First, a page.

Environmental Compliance — Being ‘Green’ Reduces Red Ink
Print-buying decisions are the result of much more than environmental considerations. And, print customers rarely change suppliers solely because they feel it is a socially responsible act. So, it is very difficult to know to what extent new business, which seems to be derived from an eco-friendly business strategy, is really the result of those efforts, or whether the increased business is part of a bigger picture that involves other issues such as quality, price, customer service, etc., that play into the marketing mix.
Yet, such programs as certification by the Forest Stewardship Council do add to a printer’s reputation for acting socially responsible and will help to open doors at firms that adopt eco-friendly policies, such as those at Starbuck’s, Nordstrom’s, etc. But, opening a door is only a start, and being able to walk through that door still requires execution and delivery of a quality product.
This article began by posing the question: “How is the trade-off between being a responsible steward of investor resources and being a responsible user of environmental resources resolved?” There are no simple answers or quick fixes here, but the steps in the process should be clear. They include aggressively identifying eco-friendly alternatives, carefully considering their financial impacts, including the financial costs of failing to comply with current or future governmental regulations, and making sure that you measure both costs and benefits of eco-friendly decisions, including marketing benefits that come from becoming an “eco-friendly” supplier of print.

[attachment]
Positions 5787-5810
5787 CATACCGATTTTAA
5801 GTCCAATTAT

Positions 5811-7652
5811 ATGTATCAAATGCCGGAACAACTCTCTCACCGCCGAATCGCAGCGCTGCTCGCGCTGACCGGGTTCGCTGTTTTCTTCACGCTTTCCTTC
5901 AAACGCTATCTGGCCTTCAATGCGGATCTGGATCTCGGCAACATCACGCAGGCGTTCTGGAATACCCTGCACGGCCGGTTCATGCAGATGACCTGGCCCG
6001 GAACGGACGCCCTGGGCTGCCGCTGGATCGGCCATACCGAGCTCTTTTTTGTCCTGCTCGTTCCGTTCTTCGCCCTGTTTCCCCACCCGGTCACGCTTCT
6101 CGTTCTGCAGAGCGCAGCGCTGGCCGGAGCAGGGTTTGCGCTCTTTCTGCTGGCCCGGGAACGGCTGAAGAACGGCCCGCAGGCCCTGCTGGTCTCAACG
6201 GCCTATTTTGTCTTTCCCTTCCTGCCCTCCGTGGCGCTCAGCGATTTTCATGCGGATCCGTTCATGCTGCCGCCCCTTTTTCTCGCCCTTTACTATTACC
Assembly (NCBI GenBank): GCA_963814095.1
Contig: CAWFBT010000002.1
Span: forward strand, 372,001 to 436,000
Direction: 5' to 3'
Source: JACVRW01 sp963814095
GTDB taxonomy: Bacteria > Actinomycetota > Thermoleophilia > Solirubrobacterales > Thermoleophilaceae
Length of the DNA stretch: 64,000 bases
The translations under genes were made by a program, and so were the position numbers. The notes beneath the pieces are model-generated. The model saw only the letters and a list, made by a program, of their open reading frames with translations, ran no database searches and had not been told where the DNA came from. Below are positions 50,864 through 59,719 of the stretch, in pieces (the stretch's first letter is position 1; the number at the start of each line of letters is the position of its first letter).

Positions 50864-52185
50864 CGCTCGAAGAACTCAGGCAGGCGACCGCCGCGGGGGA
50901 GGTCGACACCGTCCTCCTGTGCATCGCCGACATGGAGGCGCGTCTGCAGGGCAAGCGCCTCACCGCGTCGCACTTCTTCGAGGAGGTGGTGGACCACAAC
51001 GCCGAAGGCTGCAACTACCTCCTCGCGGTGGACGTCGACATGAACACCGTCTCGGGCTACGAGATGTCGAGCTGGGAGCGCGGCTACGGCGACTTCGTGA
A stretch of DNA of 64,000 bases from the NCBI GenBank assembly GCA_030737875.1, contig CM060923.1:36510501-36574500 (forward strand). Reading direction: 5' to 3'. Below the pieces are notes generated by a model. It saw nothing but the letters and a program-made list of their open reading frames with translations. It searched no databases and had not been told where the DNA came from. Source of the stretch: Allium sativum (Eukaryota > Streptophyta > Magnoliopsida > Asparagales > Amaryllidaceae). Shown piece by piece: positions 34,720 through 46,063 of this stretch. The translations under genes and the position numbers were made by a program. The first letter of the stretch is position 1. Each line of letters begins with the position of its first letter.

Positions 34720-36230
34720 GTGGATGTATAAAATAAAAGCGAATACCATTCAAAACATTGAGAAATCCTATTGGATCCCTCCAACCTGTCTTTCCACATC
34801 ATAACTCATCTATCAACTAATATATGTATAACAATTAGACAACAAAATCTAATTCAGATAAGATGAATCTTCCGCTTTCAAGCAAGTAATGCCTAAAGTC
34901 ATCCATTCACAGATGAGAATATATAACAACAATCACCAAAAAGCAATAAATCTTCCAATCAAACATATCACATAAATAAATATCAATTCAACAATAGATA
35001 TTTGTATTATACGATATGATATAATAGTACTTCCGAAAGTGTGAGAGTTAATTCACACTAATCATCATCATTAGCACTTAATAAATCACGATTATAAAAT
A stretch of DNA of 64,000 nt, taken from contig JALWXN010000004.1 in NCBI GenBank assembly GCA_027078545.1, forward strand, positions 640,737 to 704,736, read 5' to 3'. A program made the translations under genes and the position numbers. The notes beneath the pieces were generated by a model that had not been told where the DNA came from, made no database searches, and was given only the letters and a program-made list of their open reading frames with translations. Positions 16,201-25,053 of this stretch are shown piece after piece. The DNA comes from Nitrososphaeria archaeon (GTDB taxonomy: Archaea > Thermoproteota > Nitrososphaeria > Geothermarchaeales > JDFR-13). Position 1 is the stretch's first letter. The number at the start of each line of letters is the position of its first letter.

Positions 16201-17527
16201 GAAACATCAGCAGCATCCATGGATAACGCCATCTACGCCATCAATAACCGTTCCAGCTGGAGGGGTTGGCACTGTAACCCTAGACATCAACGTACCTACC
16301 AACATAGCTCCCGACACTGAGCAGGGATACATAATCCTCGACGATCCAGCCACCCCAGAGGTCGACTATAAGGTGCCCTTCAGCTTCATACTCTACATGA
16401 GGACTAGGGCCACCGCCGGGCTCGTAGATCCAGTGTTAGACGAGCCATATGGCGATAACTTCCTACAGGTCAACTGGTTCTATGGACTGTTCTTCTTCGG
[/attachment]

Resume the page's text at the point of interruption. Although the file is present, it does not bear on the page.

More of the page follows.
As a well-known and respected expert on environmental issues (and especially wetlands management), Kermit the Frog once observed: “It’s not easy being green.” But, we believe there can be significant benefits from adopting a “green initiative” for printers. The challenge continues to be how to identify, evaluate and measure them. It’s a challenge that can best be met by those who are willing to see the environmentally conscious movement as an opportunity—and not a threat. PI
Gerry Michael is a CPA/consultant who has focused his practice on the printing industry for nearly 35 years, first as the founder of GA Michael & Company, and later as Graphic Arts lead partner at Carlson Advisors. Currently, he is a consulting principal with the firm of Falco, Sult Inc., and works with printers across the country on management and strategic planning issues, and is a frequent speaker at industry meetings, and contributor to various industry publications.